In honor of the occasion I took a look at who else was celebrating 100 years (instead of posts).
International Women’s Day – 100 years of celebrating and honoring women’s rights around the world. I can’t even begin to imagine what the day would have been like over 100 years ago, before women in America even had the right to vote. Deborah Byrd at EarthSky writes, “Originally called International Working Women’s Day, this day sprang from from unrest and debate among women around the globe in the early 20th century. In the U.S., the political activism sometimes focused on the suffrage movement (votes for women), and sometimes combined with an attempt to get better working conditions for women.”
I’m going to jump on my soapbox for a minute, so please bear with me… 100 years later the Wage Gap is still significant. This chart from the Department of Commerce is shocking. The U.S. Bureau of Labor Statistics estimates that women earn 77% of men’s wages despite the Equal Pay Act passed in 1963 and subsequent court cases that bolstered the law. The discrepancy is across a broad range of occupations and (contrary to popular belief) even those positions in educated, high paying jobs disfavor women (as evidenced by the chart referenced above). As an example, women working as financial advisors are making 53.7% in comparison to their male counterparts. The variance is even worse for minority women across the board in all occupations. We’ve come a very long way, but there is still so much progress to be made.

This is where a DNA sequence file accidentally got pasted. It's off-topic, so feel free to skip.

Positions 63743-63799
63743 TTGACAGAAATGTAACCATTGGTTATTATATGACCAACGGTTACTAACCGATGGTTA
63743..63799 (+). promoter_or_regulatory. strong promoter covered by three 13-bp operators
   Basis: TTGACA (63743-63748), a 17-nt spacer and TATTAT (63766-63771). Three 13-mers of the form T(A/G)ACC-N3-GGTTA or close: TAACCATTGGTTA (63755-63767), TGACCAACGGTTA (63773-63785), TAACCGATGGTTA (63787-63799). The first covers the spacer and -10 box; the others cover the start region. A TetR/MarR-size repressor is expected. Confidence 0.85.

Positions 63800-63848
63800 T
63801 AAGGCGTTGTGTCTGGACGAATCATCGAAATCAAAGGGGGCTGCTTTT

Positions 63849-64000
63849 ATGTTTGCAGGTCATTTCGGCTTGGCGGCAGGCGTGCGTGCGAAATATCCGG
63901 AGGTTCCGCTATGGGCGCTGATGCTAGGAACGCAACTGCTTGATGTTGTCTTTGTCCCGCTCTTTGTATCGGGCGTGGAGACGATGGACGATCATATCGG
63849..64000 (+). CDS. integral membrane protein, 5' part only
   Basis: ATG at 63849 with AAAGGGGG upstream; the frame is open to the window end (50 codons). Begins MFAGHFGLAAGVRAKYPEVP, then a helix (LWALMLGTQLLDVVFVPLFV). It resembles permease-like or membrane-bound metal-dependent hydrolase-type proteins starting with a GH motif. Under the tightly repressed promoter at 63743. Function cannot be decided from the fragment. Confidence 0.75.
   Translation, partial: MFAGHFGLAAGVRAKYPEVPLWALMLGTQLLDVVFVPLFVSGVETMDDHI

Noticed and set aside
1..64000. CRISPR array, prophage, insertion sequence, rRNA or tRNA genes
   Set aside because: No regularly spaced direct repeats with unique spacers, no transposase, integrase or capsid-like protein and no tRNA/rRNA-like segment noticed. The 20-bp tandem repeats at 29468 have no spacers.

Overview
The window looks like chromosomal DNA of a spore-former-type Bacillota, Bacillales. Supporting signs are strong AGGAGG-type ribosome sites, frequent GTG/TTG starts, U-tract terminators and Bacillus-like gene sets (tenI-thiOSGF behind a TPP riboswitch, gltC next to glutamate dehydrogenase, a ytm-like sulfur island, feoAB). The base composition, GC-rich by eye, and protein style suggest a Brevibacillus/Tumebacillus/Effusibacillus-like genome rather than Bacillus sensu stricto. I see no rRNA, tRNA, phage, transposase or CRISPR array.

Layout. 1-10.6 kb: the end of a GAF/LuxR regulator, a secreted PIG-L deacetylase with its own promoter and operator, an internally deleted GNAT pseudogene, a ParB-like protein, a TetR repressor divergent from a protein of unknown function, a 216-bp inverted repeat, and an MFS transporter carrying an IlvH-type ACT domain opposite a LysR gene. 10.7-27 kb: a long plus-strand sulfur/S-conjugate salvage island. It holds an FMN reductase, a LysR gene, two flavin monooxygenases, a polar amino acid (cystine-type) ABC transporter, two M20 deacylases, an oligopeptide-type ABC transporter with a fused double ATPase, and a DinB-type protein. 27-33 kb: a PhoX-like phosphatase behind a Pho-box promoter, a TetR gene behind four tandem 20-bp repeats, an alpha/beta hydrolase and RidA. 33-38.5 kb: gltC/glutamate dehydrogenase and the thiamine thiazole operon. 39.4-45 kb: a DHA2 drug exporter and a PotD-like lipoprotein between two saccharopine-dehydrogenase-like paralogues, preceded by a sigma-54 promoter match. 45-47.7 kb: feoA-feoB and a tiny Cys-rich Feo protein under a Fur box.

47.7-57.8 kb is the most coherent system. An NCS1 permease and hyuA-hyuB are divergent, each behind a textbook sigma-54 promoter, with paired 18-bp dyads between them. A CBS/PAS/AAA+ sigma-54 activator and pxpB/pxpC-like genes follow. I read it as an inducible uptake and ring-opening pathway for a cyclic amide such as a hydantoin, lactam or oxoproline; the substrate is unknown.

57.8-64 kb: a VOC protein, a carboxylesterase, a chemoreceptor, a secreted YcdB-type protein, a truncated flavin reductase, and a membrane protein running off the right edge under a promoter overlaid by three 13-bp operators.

The New York Public Library – Visit their site for a beautiful, interactive digital quilt of images honoring the collection of the last 100 years. If you’re in the city take a visit to the historic building guarded by its signature lions.
Hallmark Greeting Cards – It is interesting to take a look at their cool slideshow displaying the trends seen in their cards over the last 100 years. They mention that the “postcard fad started to wane (in 1912) as people tired of the mailman knowing all their business,” and enveloped greeting cards were born.
International Business Machines (IBM) – Check out the inspiring video IBM created to honor some of its most unique customers. IBM’s initial public offering of stock was in 1915. If your great-grandparents bought one hundred shares of IBM in 1915, their investment would be worth around $200 million today. Too bad my great grandparent’s weren’t investors.
UPS – UPS’s first delivery car was a 1913 Model T Ford. The company’s motto was “Safe, Swift, Sure”.
Who would have celebrated their 100th birthday this year? Tennessee Williams, Roy Rogers, Ronald Reagan, Lucille Ball, Vincent Price, Ginger Rogers and L. Ron Hubbard, to name a few. Other entities are celebrating 100 years, too, like The American Association of Variable Star Observers (AAVSO), The Boy Scouts of America, Parka Canada (the Canadian equivalent of the National Park Service) and the State of Arizona.
Happy 100th! I hope you find a reason for celebration, too.